It is strange what the press picks up on. In the latest issue of Archives of General Psychiatry is the following article: "Mental Health of College Students and Their Non-College-Attending Peers: Results From the National Epidemiologic Study on Alcohol and Related Conditions," by Carlos Blanco; Mayumi Okuda; Crystal Wright; Deborah S. Hasin; Bridget F. Grant; Shang-Min Liu; Mark Olfson. The abstract of the article concludes: "Psychiatric disorders, particularly alcohol use disorders, are common in the college-aged population. Although treatment rates varied across disorders, overall fewer than 25% of individuals with a mental disorder sought treatment in the year prior to the survey. These findings underscore the importance of treatment and prevention interventions among college-aged individuals." There's nothing very surprising here. I probably would not have looked at it, but for the headline from the Associated Press on Yahoo News: "1 in 5 young adults has personality disorder." 20%? Good grief!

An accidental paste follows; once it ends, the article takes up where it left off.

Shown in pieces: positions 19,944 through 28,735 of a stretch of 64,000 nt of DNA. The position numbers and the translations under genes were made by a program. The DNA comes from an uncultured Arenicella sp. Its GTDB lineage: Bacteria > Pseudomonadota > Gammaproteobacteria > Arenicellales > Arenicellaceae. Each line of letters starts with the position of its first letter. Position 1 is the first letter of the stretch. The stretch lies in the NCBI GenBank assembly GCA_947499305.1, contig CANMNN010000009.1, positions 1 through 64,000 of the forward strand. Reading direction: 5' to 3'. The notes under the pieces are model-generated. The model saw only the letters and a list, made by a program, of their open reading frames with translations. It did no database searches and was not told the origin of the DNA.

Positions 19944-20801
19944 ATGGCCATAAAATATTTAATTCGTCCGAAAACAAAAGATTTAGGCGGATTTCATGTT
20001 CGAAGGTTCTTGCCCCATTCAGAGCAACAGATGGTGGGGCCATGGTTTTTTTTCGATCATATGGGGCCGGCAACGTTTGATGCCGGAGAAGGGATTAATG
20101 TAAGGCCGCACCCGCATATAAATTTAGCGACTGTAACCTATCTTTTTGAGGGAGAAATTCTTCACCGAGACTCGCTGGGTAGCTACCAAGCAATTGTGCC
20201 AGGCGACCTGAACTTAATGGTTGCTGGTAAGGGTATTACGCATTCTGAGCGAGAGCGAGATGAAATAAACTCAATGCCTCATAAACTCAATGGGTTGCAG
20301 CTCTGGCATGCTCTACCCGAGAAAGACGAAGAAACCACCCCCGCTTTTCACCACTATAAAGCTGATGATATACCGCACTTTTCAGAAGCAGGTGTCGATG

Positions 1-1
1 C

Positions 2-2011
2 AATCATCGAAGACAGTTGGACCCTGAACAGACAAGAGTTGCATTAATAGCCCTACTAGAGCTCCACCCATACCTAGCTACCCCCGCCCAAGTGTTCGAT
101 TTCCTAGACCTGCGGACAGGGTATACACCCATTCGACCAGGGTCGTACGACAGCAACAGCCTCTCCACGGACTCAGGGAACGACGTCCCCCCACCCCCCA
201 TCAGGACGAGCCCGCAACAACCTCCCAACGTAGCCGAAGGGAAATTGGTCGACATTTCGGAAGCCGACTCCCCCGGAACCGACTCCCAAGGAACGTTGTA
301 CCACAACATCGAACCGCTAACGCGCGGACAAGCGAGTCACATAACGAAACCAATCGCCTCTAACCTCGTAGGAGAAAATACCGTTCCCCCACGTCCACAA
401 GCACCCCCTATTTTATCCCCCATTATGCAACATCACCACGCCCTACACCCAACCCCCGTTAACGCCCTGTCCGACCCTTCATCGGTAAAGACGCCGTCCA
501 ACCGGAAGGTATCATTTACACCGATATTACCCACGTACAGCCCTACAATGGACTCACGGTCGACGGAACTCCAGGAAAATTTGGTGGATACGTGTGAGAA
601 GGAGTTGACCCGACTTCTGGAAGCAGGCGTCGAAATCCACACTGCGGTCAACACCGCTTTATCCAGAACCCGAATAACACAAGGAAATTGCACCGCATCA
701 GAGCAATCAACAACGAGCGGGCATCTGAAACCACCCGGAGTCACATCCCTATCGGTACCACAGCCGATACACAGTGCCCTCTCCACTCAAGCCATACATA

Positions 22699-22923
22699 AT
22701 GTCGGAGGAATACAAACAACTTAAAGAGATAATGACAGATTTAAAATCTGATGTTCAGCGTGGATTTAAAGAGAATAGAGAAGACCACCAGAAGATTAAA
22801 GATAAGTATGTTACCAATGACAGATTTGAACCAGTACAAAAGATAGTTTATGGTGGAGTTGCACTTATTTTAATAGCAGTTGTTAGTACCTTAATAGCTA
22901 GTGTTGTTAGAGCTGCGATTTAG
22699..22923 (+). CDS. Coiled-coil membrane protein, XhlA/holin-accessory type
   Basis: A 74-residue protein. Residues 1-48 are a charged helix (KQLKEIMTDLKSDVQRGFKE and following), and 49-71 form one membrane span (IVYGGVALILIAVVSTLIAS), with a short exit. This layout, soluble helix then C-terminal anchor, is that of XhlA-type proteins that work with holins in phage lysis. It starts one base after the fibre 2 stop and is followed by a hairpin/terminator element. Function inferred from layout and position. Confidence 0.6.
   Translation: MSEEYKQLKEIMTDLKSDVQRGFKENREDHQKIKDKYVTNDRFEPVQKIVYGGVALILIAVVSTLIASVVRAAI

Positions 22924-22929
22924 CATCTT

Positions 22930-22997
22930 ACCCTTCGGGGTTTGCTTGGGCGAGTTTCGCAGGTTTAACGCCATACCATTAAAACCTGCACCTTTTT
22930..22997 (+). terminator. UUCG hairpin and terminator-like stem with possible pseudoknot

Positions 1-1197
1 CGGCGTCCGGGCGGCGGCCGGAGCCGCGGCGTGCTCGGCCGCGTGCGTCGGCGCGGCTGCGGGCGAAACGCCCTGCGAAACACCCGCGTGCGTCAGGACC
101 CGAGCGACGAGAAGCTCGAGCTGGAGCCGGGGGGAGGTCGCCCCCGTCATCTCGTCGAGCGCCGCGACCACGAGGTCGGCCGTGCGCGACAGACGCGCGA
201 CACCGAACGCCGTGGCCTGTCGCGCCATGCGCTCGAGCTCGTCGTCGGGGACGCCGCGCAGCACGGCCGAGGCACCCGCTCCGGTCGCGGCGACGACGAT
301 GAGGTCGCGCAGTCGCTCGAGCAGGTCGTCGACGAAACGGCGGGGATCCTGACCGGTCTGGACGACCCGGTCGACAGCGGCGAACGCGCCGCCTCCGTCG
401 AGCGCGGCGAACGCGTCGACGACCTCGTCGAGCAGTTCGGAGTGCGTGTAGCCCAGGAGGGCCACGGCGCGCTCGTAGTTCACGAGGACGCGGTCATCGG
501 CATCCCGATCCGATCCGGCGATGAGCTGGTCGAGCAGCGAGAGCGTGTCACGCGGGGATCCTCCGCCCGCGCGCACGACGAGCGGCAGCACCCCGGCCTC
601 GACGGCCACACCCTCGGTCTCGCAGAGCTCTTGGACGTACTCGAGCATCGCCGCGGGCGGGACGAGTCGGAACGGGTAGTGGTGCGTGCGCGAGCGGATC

US News and World Report has a more measured summary. "Among college students, the most common disorders were alcohol use (20.4 percent) and personality disorders (17.7 percent). The most common disorders among young adults not in college were personality disorders (21.6 percent) and nicotine dependence (20.7 percent)." Still, the incidence of personality disorders is very high here, and without having looked at the article itself, and not being familiar with the literature, I can't say if they are using an over-expansive definition. However, this points to the suspicion that the DSM-IV criteria of personality must be too broad, or being applies in too broad a way.
Of course, the media are right in picking out the most surprising feature of the article, which isn't even mentioned in the abstract. And the overall message, that nearly half of college-aged students experience psychiatric disorders, while only one quarter get treatment, is still alarming even if it isn't surprising.
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